I received this email at 1:15 this morning:
When I saw it this morning, I was confused. I have never before received an email from “loyaltygateway.com”, and I was asleep at 1:15am, not placing an “order” to be confirmed by this email as its subject implies.
It sure looks like spam, right?
Well, it turns out it’s not, and there’s one little hint of legitimacy at the bottom of the email: “…please contact us at 1-800-980-USAA…”
I do indeed have a USAA cash-back credit card. However, I’ve had that card and been receiving cash back for eight months, and I’ve never before received an email like this one.
Let’s count the problems:
- The fact that it’s from USAA isn’t mentioned anywhere in the header of the email.
- The email was sent from from some random third-party domain I’ve never heard of before, not from usaa.com.
- The fact that it’s about cash back for a USAA credit card is never explicitly mentioned.
- Heck, the fact that it’s about cash back for any credit card is never explicitly mentioned.
- I have my account set up to automatically redeem cash back whenever its balance reaches $100, but there’s no indication in the email that this is what triggered this redemption. Instead, it says it’s for an “order” which I did not place.
This shockingly poorly designed email notification is just stupid and annoying in this particular case. However, generally speaking, emails like this aren’t just stupid and annoying, they’re dangerous, because they condition people to ignore the telltale signs of phishing and scam emails, making it more likely that they’ll think they’re real and fall prey to them.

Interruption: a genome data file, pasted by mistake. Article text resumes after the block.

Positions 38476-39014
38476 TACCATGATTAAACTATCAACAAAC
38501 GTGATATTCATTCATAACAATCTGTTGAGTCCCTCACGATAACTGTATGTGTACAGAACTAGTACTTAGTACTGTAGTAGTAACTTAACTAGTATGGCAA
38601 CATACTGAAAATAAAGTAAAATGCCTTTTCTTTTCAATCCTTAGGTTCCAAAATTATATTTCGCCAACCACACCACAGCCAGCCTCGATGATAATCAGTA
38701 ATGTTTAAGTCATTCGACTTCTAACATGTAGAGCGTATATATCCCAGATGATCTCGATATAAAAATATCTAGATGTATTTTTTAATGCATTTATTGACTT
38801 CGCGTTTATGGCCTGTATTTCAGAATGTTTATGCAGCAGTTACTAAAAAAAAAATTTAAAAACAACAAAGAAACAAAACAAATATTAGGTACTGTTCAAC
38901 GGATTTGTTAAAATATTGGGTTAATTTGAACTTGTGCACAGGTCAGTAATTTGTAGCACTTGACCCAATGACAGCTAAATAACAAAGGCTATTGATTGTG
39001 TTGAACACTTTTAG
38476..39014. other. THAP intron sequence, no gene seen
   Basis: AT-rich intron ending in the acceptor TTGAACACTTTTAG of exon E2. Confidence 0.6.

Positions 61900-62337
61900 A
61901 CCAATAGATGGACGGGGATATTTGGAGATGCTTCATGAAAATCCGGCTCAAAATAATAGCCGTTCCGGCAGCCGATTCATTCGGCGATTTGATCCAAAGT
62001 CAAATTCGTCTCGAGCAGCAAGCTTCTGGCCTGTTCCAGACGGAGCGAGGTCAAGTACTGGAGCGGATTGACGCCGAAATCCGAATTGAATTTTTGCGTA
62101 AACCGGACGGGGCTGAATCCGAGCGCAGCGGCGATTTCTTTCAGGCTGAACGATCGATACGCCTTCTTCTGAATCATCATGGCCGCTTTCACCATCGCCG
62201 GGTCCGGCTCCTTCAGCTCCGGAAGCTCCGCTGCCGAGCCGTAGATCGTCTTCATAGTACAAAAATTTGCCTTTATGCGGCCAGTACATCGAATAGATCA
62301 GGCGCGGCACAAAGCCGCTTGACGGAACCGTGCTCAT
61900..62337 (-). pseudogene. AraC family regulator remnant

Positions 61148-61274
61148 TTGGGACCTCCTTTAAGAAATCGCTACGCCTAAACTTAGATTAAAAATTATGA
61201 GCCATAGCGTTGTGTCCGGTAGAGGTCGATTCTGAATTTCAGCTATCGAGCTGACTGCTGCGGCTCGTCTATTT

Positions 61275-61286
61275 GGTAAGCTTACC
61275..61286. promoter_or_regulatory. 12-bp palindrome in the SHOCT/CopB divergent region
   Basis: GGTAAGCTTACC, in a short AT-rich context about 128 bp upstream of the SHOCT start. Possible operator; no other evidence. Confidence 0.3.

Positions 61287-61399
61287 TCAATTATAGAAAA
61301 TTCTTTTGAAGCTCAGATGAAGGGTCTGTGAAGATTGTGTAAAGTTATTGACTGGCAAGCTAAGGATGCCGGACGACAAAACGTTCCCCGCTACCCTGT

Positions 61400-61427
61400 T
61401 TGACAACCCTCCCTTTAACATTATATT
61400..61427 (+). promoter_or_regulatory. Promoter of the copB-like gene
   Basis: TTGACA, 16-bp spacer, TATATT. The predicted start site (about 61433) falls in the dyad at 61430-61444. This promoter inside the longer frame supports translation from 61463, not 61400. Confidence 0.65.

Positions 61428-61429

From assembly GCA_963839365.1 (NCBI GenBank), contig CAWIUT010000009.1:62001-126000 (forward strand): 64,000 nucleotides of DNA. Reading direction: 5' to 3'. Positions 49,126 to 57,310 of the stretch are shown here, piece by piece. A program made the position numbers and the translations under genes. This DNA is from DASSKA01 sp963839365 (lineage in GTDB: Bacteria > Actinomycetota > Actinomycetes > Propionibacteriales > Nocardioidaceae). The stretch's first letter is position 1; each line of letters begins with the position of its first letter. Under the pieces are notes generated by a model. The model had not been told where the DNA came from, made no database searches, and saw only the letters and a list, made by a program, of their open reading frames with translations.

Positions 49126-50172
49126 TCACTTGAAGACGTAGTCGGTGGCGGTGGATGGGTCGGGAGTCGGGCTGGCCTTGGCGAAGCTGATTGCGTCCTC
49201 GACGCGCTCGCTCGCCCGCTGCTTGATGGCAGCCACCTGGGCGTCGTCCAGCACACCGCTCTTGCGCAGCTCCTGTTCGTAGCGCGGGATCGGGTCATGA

Please do better, USAA.
I agree! So, did you send a copy of your BLOG post to USAA? I’m kinda ticked myself, thinking about sending them the link.
Yes, I did. They claim to have passed on my feedback to the appropriate people within the company, and for all I know they’re telling the truth.
I like a lot of things about USAA, but I can’t say they’re on the cutting edge when it comes to their internet technology. Their web site is a godawful mess with a terrible user experience and inadequate functionality, and they get many demerits out of the gate for having a crappy “PIN”-based two-factor authentication system instead of one that supports security keys and TOTP. Although I have to admit that in my experience that’s unfortunately true of most banks.
On the plus side, when you call them on the phone, you get to speak to someone in the United States who is actually empowered to solve your problem, not someone in an offshore call center who doesn’t have any authority and is barely understandable (to me, at least: I personally have a very hard time understanding people with strong accents, especially when I’m speaking to them over the phone rather than face-to-face).